The Comics Arts Conference and Public Humanities by Kathleen McClancy

22 Feb

Comics studies has come a long way in the past few years. Scholarship centered on sequential art is no longer considered beyond the pale of the academy; academic conferences and journals focusing on comics studies are multiplying; more and more books are being published that take a scholarly approach to the medium. The Comics Arts Conference, one of the first academic conferences dedicated to the study of sequential art, has been instrumental in encouraging this recognition within the academy. By providing a home for comics scholarship, the CAC not only created a forum where individuals scholars could connect to become a larger field, it also helped to grow the profile of comics studies on the academic stage. Today, being a self-described Batman scholar is no longer cause for derision. Or at least, not from fellow academics.

Unfortunately, the legitimacy comics studies has gained inside academia does not seem to be replicated outside it. An obvious recent case-in-point would be Alan Moore’s treatment of Will Brooker in what may or may not be his last interview. Not only does Moore not name the mysterious “Batman scholar” who has questioned the representations of race and gender in his comics, he dismisses those concerns as essentially the whining of an emotionally stunted idiot who can’t understand anything without a caption box. He goes on to imply that comics scholarship as a whole displays a lack of rigor at best and is a waste of time at worst. Of course, Moore’s public persona is famously a curmudgeonly old fart, and Moore could certainly be exaggerating for emphasis here, but I don’t want to dismiss his reaction as extraordinary; instead, it seems to me that Moore’s belittlement of the highly regarded Brooker is emblematic of a larger trend in the public at large to consider scholarship on sequential art dubious and even ridiculous.

These days, when I tell academics that my primary scholarship is on popular culture, and on action films and mainstream comics in particular, I am greeted by envy more than anything else. It is certainly easier to sell a class on superheroes to undergraduate non-majors than a class on hagiography. But when I mention my fields of study to non-academics, the reaction is almost always mystification: something along the lines of “You can do that?” Sometimes the following conversations are inspirational—with people who are excited by the idea that the texts they love are being given analytical attention—but all too often they become a window into the culture wars. The idea that a university professor might do their research on comic books seems to be almost insulting, as though we are wasting our time on trivia when we should be tackling Shakespeare.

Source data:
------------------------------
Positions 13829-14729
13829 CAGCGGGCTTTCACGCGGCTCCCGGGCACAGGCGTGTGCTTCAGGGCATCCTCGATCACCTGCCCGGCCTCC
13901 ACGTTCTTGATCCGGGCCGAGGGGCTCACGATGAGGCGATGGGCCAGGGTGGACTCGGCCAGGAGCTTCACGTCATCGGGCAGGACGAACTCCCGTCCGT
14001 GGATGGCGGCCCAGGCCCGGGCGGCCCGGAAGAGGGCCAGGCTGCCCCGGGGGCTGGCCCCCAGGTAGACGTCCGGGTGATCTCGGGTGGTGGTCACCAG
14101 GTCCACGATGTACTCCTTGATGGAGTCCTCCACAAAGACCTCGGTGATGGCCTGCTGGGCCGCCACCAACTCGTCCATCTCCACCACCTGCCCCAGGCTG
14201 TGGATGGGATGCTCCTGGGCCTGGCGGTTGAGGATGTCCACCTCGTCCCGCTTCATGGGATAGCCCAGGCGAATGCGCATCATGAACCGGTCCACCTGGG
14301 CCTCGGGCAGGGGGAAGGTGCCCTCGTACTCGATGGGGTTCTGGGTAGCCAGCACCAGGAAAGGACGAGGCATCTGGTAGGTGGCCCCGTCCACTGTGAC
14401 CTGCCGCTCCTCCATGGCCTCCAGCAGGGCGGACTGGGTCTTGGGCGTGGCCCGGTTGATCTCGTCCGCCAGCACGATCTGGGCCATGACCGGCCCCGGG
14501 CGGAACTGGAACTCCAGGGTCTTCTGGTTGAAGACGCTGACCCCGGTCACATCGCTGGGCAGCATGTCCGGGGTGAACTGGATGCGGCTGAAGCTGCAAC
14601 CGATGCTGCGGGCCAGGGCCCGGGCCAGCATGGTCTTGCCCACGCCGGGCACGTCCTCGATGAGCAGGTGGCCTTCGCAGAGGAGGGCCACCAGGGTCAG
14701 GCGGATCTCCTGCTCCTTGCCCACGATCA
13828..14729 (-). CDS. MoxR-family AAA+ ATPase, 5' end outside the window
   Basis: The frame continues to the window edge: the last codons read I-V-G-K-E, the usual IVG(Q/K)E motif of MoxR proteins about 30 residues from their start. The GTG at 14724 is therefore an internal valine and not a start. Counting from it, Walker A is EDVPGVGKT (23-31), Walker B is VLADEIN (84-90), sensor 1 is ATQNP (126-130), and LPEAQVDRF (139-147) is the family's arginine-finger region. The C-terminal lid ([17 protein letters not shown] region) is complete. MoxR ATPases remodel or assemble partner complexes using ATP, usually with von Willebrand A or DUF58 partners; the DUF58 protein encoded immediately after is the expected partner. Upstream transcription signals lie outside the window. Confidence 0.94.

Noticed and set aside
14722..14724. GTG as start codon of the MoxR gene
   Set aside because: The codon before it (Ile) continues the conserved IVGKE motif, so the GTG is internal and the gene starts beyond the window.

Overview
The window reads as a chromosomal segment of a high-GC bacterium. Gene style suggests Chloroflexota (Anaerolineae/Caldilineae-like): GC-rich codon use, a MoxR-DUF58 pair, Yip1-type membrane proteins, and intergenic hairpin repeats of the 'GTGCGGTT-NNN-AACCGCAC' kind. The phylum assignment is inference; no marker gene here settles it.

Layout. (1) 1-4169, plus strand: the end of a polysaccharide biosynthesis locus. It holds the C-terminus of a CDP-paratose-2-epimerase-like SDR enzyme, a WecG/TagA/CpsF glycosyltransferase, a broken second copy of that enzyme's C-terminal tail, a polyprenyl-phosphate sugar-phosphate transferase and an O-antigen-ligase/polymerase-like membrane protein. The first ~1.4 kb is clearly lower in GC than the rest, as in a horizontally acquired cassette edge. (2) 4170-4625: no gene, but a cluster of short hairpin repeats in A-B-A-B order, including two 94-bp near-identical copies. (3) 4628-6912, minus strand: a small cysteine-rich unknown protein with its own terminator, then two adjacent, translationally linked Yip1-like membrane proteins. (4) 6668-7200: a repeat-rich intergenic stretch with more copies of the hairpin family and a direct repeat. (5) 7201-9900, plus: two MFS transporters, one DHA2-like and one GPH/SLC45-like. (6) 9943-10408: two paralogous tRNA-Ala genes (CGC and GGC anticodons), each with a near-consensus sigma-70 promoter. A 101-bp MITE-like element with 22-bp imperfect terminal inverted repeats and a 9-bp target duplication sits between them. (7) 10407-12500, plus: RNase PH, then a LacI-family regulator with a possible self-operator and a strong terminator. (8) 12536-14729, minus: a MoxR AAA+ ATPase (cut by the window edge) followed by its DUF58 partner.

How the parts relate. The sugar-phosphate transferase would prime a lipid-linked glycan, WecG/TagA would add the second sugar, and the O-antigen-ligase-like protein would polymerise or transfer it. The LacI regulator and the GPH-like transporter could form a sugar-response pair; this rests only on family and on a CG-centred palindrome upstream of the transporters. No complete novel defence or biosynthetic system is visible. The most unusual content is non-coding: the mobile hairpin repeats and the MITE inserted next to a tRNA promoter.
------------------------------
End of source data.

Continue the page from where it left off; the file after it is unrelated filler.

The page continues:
Strangely, the analysis of comics is not itself the problem. A quick voyage through the world wide web will find any number of personal blogs devoted to the critical reading of these cultural artifacts. Instead, the problem seems to be locating this analysis specifically within the academy: moving the conversation from the comic book shop to the classroom. Of course, this disdain for comics studies is part of a larger tendency, in the United States at least, to see all scholarly work as inherently a waste of time—unless, of course, that work is in a STEM field. But because comics have such strong roots in mass culture as well as such a history of infantalization and controversy, they function as an obvious flash point for this debate. At this point, the increase in comics studies’ legitimization seems to be rooted in scholarship that defers to the academy’s taste in topics and vocabulary, and which correspondingly tends to take discussions of comics out of the larger world and to locate them in the ivory tower. However, a much more useful direction would be to bring the fans into the academy along with the comics; or rather, to use comics as a tool to break down the distinction between the ivory tower and the public. This kind of conversation is the goal of the Comics Arts Conference.

The CAC was founded in 1992 by Randy Duncan and Peter Coogan, two comics scholars who recognized the need for an annual academic conference focused specifically on the study of sequential art. However, rather than locate their conference within the more traditional setting of a scholarly organization with university support, Coogan and Duncan held the CAC at a major comic book convention. The idea was to facilitate the involvement of comic book professionals and fans, as well as scholars: to create the kind of public humanities setting that refuses the ivory tower metaphor. Con attendees were already having critical discussions about comics in the hallways; the CAC invited those attendees to bring their conversations into the scholarly world of the academic conference.